From mid-September through early November, the Bay Area will host film festivals and series celebrating recent movies from China, Italy, Iran, Hong Kong (which isn’t really a country, but…you know), and Japan. As far as I can tell, none of these films have been screened locally.
I have not seen any of the films to be screened, so I cannot separate the must-sees from the don’t-sees. You’ll have to use your own intuition.
Four of the five events call themselves film festivals, but only three qualify by my standards. If the event doesn’t allow you to spend a whole day watching curated movies, I don’t consider it a film festival.
Chinese Film Festival
September 18 – October 2
Running six films over two weeks, and never screening more than one picture a day, I consider this a series, not a festival. The Chinese Consulate in San Francisco, the Chinese American Librarians Association, and the China Arts Festival are running this series at the Laney College Library.
Italian Film Festival
September 22 – November 3
Like the Chinese series above, this “festival” is really a series, screening only one or two features a weekend, and never screening two films on the same day.
On the other hand, each film gets an afternoon and an evening screening.
Iranian Film Festival
September 22 – 23
Unlike the other festivals and series here, these movies don’t all come from the same country. In addition to actual Iranian films, there are pictures from the USA, Italy, France, Singapore, Afghanistan, Iraq, Germany, Austria, and Morocco. But they’re all about Iranians.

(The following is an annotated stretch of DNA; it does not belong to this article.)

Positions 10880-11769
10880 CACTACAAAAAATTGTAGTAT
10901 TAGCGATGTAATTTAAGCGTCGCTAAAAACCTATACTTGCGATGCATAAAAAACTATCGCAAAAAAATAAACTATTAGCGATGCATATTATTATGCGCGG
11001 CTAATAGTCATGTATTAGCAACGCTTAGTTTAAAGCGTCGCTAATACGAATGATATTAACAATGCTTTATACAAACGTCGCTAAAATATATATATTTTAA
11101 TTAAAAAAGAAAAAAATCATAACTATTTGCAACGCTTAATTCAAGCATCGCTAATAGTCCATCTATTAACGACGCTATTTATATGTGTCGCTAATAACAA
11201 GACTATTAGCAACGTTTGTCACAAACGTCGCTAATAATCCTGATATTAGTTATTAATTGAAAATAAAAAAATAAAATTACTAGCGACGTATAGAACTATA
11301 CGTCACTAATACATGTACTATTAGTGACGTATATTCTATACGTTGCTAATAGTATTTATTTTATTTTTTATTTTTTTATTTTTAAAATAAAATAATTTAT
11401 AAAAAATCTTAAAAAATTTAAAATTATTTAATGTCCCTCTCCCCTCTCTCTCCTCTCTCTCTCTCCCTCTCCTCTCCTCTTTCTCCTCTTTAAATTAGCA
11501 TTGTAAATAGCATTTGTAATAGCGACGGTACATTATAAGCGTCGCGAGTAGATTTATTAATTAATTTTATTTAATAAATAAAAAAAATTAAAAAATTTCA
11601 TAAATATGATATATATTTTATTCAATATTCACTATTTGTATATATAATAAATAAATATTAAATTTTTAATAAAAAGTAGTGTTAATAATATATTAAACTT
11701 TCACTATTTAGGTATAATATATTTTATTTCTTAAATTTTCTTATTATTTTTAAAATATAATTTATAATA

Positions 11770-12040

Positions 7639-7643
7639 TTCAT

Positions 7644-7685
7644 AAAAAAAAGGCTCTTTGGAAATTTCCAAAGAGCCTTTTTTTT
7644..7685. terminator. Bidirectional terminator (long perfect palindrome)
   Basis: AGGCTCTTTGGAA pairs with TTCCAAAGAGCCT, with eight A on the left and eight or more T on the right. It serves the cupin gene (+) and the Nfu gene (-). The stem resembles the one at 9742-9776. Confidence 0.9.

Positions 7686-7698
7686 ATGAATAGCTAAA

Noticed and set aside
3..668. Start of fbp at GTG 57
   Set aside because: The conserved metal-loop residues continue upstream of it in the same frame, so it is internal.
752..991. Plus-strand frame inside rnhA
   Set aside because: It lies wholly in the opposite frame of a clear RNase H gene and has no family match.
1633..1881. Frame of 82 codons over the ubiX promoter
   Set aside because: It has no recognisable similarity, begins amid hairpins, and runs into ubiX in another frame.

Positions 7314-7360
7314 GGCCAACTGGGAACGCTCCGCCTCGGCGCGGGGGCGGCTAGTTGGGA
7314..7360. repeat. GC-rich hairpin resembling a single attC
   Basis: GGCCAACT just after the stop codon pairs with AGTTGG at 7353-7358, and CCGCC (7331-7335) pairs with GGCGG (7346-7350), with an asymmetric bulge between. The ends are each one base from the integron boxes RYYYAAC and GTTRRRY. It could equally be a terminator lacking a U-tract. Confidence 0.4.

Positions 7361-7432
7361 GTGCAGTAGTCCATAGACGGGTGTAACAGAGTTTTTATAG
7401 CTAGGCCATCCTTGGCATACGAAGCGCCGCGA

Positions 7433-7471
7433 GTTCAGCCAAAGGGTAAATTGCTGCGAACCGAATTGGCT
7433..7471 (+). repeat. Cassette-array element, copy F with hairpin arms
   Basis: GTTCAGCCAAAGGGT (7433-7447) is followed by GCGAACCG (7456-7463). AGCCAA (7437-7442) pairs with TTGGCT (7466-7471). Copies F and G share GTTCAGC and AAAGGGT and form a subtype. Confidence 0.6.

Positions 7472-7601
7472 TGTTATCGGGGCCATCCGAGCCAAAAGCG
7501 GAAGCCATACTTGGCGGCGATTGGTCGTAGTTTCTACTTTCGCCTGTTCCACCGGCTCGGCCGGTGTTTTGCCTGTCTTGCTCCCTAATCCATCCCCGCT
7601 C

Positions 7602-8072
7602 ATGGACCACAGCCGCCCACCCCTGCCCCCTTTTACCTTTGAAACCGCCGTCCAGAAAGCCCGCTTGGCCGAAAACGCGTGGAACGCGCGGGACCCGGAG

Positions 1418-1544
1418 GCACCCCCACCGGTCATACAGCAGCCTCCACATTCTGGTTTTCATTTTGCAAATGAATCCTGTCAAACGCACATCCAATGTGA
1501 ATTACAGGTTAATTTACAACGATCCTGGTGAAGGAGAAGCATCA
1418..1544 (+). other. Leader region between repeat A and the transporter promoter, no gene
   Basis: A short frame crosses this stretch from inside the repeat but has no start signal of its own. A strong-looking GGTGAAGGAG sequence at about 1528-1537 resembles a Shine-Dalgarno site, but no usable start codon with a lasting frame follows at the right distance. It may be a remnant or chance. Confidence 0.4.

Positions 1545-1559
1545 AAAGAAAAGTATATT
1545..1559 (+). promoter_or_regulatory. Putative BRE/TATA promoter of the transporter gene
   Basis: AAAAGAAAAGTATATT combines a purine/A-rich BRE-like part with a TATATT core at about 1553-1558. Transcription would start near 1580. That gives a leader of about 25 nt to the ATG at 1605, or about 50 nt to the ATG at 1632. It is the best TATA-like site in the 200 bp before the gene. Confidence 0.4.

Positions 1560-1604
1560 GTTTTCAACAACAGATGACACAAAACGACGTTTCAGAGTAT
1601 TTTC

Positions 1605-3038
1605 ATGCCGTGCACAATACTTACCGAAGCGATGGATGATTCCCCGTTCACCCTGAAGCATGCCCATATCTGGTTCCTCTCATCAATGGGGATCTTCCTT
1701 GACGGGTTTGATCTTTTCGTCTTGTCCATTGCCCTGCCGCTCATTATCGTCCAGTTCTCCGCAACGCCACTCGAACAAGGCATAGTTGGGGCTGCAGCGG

And this is a real film festival, although a short one. Each of the two days starts at 11:00am, and ends probably around 11:00pm. These long days at the movies will happen at the San Francisco Art institute, at 800 Chestnut Street in San Francisco.
Hong Kong Cinema
September 28 – 30
SFFILM doesn’t call this a festival, but it fits my definition – even if it’s a small one. Covering a weekend, you can see four of the seven movies on Saturday, alone. The festival screens at the Vogue.
A lot of people associate Hong Kong cinema with action movies, and there’s some of that here. The Brink, which closes the festival, promises gold smugglers, a cop who doesn’t follow the rules, and “a femme fatale with a penchant for setting explosive booby traps.” But the festival also offers several dramas, a pop music biopic, and a horror comedy called Vampire Cleanup Department.
Japan Film Festival
September 28 – October 7
This is a true film festival, running all day on weekends, along with single screenings on weekdays. It has epic history with Sekigahara, horror with Before We Vanish, food porn with the documentary Ramen Heads, several animated films, and dramas.
It all happens in the New People Cinema.